The symptoms of MCI are usually temporary and improve with time. There are a number of things you can do to help yourself. Your doctors or specialist nurse can give you more information and support.
Keep a diary
Keeping a record of your symptoms may help you identify when you’re more distracted, or whether certain things make your memory worse. For example, you may notice that symptoms seem worse first thing in the morning, or when you’re tired or hungry. Noticing triggers or patterns like this can help you to plan your day so that you do more difficult tasks when you feel at your best.
Learn new coping strategies
You may find it helps to do some things a bit differently, to help you to concentrate and remember more. For example:
- carry a notebook and make notes during conversations, after meeting new people or after making arrangements
- use Post-it® notes with reminders on them and put them where you can easily see them
- keep a calendar or diary - or use your mobile or smartphone calendar if you have one - to help you remember important dates and appointments
- when making arrangements, check with people at the time to make sure you have the right information
- make lists, such as a shopping list or a ‘to-do’ list, so that you feel confident that you won’t forget anything.
Memory and repetitive exercises may help to train your brain and improve your memory and concentration. You can help keep your mind active by doing crosswords, word games or number puzzles like Sudoku.
It can also help to do some physical exercise as this can help you feel more alert and reduce fatigue.
Try to reduce stress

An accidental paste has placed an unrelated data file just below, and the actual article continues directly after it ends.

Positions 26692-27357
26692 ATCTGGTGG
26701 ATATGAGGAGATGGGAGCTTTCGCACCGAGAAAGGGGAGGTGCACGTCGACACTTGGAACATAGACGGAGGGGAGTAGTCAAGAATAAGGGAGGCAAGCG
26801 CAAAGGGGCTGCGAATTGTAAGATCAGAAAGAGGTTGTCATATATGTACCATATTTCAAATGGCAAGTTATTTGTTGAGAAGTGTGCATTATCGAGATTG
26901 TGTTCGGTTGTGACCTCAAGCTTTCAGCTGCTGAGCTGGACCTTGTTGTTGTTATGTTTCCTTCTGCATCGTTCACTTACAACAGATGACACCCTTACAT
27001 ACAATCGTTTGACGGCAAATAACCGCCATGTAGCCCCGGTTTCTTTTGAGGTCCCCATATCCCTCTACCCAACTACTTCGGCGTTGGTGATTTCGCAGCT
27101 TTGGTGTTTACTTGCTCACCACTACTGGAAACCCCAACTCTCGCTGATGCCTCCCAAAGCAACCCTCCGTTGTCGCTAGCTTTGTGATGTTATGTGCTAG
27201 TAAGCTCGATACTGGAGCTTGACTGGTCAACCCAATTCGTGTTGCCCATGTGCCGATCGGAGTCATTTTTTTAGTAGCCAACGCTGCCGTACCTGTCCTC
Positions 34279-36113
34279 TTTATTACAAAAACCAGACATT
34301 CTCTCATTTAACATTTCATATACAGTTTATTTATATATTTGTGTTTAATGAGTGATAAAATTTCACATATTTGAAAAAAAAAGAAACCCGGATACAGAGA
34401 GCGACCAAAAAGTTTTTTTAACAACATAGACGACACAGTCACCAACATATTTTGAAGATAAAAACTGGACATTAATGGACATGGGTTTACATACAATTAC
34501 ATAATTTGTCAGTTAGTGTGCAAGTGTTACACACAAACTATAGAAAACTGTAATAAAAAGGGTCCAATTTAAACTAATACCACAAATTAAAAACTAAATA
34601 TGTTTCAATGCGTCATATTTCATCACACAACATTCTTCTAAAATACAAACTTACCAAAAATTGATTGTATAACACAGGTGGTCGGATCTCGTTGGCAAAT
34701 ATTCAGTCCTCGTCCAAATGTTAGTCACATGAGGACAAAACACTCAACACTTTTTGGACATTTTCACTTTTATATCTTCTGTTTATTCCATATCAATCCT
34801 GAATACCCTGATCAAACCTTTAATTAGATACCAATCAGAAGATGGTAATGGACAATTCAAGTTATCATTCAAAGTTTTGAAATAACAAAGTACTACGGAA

Stressful situations can affect everyone’s memory. Relaxation can help to reduce stress and may help to improve your memory and concentration.
Try doing some activities that will help you relax, such as listening to music or going for a walk. You could try using relaxation CDs or DVDs, or do some relaxation exercises.
Talk to your family and friends
Many people find that talking to family and friends about what they are going through can help. Mild cognitive impairment is often less obvious than other side effects of treatment, so you may need to explain how you’re feeling and how it’s affecting you.
Your family and friends may not be aware of MCI as a side effect of treatment. If they’ve noticed any symptoms, they may be relieved to know that they are fairly common and should improve with time.
Your family and friends will be able to support you better when they understand more about how you feel, and may be able to suggest ways they can help.
Other things that might help
Some other tips that might help are:
- keep things simple - don’t take on too much and try not to multi-task
- develop a manageable daily routine and try to keep to it
- avoid distractions - for example, if you need to concentrate on something, sit in a quiet area and turn off the TV/radio
- eat a healthy, well-balanced diet, especially lots of fresh fruit and vegetables - your doctor or nurse can give you advice or refer you to a dietitian, if needed
- take regular breaks, and get plenty of rest and sleep
- seek support from others in a similar situation - perhaps join an online forum or a local support group.
Talk to your doctor or nurse
Tell your doctor or nurse if you think you may have some of the symptoms of mild cognitive impairment. They should be able to help relieve any side effects of treatment (such as anaemia), that could be contributing to your MCI. They can also refer you to other people for specialist help, such as a dietitian, a counsellor for relaxation support, or a support group.
Before you see your doctor, it’s a good idea to write down how MCI is affecting you and to make a list of questions to ask. If your memory is bad, it may help to take someone with you or to record the conversation so that you don’t forget anything.